Fóstbrœðra saga ( listen (help·info)) or The Saga of the Sworn Brothers is one of the Icelanders' sagas. It relates the deeds of the sworn brothers Þorgeirr and Þormóðr in early 11th century Iceland and abroad.
Þorgeirr is a capable and insanely brave warrior. He kills people for trifles and for sport.
Þormóðr is a more complicated character; warrior, trouble-maker, womanizer and poet. The saga contains poetry attributed to him, including parts of a lay on his blood brother.
The saga is preserved in several different versions and a long-standing controversy centered on which manuscripts represented the most original version. In particular the debate focused on several unusual "clauses" in the saga which do not fit in with the conventional saga style.
The skaldic stanzas attributed to Þormóðr kolbrúnarskáld Bersason appear genuine (according to Guðni Jónsson in Björn K. Þorólfsson and Guðni Jónsson 1943: lxi); he would have composed ca. 1010-1030 (according to Guðni Jónsson in Björn K. Þorólfsson and Guðni Jónsson 1943: lxix).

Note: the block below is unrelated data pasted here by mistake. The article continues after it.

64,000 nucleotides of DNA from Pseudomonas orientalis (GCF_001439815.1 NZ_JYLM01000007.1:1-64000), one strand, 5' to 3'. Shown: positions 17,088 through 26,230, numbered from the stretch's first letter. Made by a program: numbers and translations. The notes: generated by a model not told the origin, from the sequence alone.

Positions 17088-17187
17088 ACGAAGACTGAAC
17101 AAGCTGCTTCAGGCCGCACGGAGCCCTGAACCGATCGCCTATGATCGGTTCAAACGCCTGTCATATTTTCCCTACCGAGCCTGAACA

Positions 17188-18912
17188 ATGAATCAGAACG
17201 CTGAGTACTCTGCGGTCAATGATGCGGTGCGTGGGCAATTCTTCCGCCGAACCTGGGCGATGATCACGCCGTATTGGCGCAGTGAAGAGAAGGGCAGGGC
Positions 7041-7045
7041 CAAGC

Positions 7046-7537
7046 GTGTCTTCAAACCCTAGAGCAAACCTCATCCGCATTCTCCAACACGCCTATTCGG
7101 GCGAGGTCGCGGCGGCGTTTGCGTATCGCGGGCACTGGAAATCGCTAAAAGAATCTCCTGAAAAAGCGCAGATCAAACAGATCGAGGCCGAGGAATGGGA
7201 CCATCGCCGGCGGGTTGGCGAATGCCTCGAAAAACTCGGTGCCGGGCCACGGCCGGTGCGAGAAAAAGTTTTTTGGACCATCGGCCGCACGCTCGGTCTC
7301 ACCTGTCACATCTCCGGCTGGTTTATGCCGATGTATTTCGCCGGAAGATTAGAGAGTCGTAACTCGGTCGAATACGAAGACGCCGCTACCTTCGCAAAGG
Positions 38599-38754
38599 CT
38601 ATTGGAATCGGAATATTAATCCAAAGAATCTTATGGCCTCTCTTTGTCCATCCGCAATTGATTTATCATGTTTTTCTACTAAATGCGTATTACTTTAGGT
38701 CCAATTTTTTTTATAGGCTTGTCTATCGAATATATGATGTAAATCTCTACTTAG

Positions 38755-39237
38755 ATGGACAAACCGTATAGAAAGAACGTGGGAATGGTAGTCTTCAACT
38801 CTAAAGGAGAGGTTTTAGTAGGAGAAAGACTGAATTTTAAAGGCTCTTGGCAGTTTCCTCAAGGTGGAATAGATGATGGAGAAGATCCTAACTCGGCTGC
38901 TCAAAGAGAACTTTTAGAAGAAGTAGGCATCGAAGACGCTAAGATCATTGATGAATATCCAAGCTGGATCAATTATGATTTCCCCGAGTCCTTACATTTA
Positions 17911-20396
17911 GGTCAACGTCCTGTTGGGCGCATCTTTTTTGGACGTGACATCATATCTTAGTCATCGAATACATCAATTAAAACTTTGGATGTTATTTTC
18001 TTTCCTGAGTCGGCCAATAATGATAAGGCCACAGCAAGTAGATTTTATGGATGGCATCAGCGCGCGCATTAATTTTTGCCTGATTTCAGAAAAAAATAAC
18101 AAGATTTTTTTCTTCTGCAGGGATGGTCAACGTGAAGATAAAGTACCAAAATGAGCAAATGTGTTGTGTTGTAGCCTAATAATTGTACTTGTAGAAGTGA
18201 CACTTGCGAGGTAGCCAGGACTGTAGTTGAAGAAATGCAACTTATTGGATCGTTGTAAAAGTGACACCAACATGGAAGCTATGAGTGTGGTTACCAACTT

- Björn K. Þórólfsson and Guðni Jónsson (Eds.) (1943). Vestfirðinga sögur. Íslenzk fornrit VI. Reykjavík: Hið íslenzka fornritafélag. OCLC 298938.
- The Saga of the Sworn Brothers. Translated by Martin S. Regal. In: Viðar Hreinsson (General Editor): The Complete Sagas of Icelanders including 49 Tales. Reykjavík: Leifur Eiríksson Publishing, 1997. Volume II, pp. 329–402. ISBN 9979-9293-2-4.
- Jónas Kristjánsson (1972). Um Fóstbræðrasögu. Rit (Stofnun Árna Magnússonar á Íslandi) (in Icelandic) 1. Reykjavík: Stofnun Árna Magnússonar. OCLC 1495403.
- Full text of the saga in Old Icelandic (with modernised spelling)
- Information on the manuscripts of the saga
- Proverbs in Fóstbrœðra saga
- Full text at the Icelandic Saga Database
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